I’ve been selling my fine art photography on Fine Art America and now Pixels since 2011. I started slowly, building my portfolio from a few images to nearly 5,000 artworks.
Along the way I’ve been developing my stock photography offerings through Arcangel, licensing to publishers for book covers and magazine articles, showing in galleries such as the Whitney in Pittsfield, MA and the AVA Gallery in Lebanon, NH. and traveling – adding images from around the world including Iceland, Hawaii, Italy, Florida, Vermont, Maine, New York, Connecticut, New Hampshire etc.
My art sales did not start right away. I think it took me about three months before I made my first sale. At the time I was concentrating on my skills and basically learning to create better images and more compelling imagery. Also telling stories through images inspired by the demands of the commercial photography market.
I also wasn’t doing much of my own marketing, rather thinking that sales would come to me. After a few years I realized that this doesn’t happen so much. If you want to the world to see and care about your photography, you have to market yourself and develop your brand. You need to push your photography out unto the world if you want anyone to see it and then perhaps purchase it.
You also have to produce images that buyers are looking for – I’ve found that buyers want image that project a feeling of place or a mood, rather than the image I call “Look I saw a squirrel”. So many of the flow of photographs people post on Facebook or even offer to sell on Fine Art America, Pixels or other POD sites are simply snapshots. They point and shoot. Not much pre-thought or even any sense of passion for the scene. The result is boring and uninteresting images.
Good images require good subjects, good composition and compelling lighting. I’ve seen people offering the most boring images – photographs of drainage ditches, animal butts, weeds, clouds etc. You’re left wondering why someone would think these would sell or even why they even bothered to upload them. The scenes were boring enough in person and then made even more boring with not post processing work, cropping or even exposure adjustments.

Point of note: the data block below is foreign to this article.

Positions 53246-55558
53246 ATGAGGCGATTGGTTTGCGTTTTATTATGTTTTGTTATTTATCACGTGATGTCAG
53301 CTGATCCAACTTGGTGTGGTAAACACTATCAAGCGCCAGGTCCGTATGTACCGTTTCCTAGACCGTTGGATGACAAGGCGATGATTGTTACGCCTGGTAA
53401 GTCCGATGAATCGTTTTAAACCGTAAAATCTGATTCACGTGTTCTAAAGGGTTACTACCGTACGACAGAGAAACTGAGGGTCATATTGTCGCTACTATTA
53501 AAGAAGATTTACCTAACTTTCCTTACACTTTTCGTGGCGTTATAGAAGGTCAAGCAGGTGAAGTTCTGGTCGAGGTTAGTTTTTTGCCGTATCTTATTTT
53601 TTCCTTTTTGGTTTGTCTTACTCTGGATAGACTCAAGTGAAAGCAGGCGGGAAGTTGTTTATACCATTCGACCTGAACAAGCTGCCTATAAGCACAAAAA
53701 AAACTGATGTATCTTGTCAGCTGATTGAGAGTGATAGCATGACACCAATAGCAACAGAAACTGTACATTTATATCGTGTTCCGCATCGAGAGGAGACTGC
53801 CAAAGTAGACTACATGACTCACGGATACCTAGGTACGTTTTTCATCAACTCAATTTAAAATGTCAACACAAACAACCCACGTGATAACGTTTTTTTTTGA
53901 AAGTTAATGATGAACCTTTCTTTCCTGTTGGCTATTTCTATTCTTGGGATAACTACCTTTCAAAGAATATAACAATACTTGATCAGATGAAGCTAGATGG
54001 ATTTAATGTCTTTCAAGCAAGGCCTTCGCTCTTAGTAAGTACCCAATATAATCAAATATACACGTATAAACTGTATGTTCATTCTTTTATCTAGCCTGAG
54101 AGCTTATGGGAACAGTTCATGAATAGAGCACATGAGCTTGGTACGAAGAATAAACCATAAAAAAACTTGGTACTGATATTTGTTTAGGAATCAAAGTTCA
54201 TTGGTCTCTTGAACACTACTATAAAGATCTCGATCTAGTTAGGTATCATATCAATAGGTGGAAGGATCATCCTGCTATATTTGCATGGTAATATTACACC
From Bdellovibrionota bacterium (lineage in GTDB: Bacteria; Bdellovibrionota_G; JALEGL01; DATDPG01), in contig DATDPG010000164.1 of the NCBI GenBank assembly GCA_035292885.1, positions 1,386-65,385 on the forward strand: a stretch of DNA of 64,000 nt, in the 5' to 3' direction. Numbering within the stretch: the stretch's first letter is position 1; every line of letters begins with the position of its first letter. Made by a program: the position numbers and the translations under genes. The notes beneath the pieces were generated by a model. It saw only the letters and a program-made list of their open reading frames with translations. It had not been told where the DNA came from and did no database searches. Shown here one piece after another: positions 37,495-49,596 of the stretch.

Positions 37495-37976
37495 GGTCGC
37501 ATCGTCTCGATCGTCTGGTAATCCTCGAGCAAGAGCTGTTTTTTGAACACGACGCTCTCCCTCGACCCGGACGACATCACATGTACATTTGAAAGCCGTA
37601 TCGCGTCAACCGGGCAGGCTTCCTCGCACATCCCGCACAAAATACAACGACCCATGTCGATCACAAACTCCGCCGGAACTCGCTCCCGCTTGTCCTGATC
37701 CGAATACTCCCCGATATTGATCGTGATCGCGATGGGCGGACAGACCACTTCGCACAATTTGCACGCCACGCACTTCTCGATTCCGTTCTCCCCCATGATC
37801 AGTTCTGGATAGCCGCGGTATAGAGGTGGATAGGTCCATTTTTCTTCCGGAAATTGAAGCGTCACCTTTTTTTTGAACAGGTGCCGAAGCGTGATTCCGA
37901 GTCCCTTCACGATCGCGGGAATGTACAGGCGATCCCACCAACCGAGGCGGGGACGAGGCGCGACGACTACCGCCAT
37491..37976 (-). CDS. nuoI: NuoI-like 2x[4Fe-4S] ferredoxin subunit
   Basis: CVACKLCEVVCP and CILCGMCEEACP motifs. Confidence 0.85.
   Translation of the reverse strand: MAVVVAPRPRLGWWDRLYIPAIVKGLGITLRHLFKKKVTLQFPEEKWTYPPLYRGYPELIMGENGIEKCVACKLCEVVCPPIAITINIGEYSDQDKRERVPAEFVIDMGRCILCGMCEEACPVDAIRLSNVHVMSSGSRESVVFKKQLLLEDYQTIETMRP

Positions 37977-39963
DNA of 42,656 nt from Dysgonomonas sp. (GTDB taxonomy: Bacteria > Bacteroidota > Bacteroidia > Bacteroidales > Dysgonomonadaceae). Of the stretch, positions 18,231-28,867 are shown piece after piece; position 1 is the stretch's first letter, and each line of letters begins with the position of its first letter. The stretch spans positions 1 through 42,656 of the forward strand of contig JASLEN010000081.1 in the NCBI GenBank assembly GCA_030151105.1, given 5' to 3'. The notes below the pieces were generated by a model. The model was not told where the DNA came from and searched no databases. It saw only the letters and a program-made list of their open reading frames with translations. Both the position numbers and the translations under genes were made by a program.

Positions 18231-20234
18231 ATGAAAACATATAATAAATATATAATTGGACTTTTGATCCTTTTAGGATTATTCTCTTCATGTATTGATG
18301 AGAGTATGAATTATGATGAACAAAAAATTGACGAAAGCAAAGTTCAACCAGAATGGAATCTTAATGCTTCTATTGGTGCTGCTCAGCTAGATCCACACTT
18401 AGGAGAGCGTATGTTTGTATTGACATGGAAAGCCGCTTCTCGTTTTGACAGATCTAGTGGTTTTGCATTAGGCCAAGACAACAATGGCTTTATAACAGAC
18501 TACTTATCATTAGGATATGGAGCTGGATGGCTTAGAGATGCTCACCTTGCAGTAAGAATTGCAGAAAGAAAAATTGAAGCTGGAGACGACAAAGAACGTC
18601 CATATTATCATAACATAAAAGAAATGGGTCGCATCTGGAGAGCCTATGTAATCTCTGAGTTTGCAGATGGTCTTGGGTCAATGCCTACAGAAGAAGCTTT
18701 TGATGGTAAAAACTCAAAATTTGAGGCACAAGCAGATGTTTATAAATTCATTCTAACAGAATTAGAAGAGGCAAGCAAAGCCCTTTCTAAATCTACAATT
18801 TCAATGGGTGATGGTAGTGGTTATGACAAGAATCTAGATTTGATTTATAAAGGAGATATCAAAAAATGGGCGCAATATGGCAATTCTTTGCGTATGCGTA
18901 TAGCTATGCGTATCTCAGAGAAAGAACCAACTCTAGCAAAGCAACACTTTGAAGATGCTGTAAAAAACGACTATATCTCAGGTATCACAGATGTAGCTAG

Great photographs hit you immediately. Poor, boring photographs should also be apparent. If not, the viewer/photographer/editor of their own portfolio, should start learning to see. Hit the museums, hit the books, hit the galleries – learn to see great composition, great lighting and understand what is compelling and what is not.
How can you get thousands of sales on Pixels and Fine Art America?
Getting thousands of art and photography sales on Pixels and Fine Art America is as simple as:
- creating a large portfolio of compelling artwork or photographs
- creating images that buyers want to hang in their office or home
- creating some buzz around your work
- getting your work out there in the public space through marketing
- creating unique images
- creating well crafted images
- creating professional level images
- gaining followers and champions of your work who will share it with their friends
- getting your work off the Internet and out in the public via galleries and shows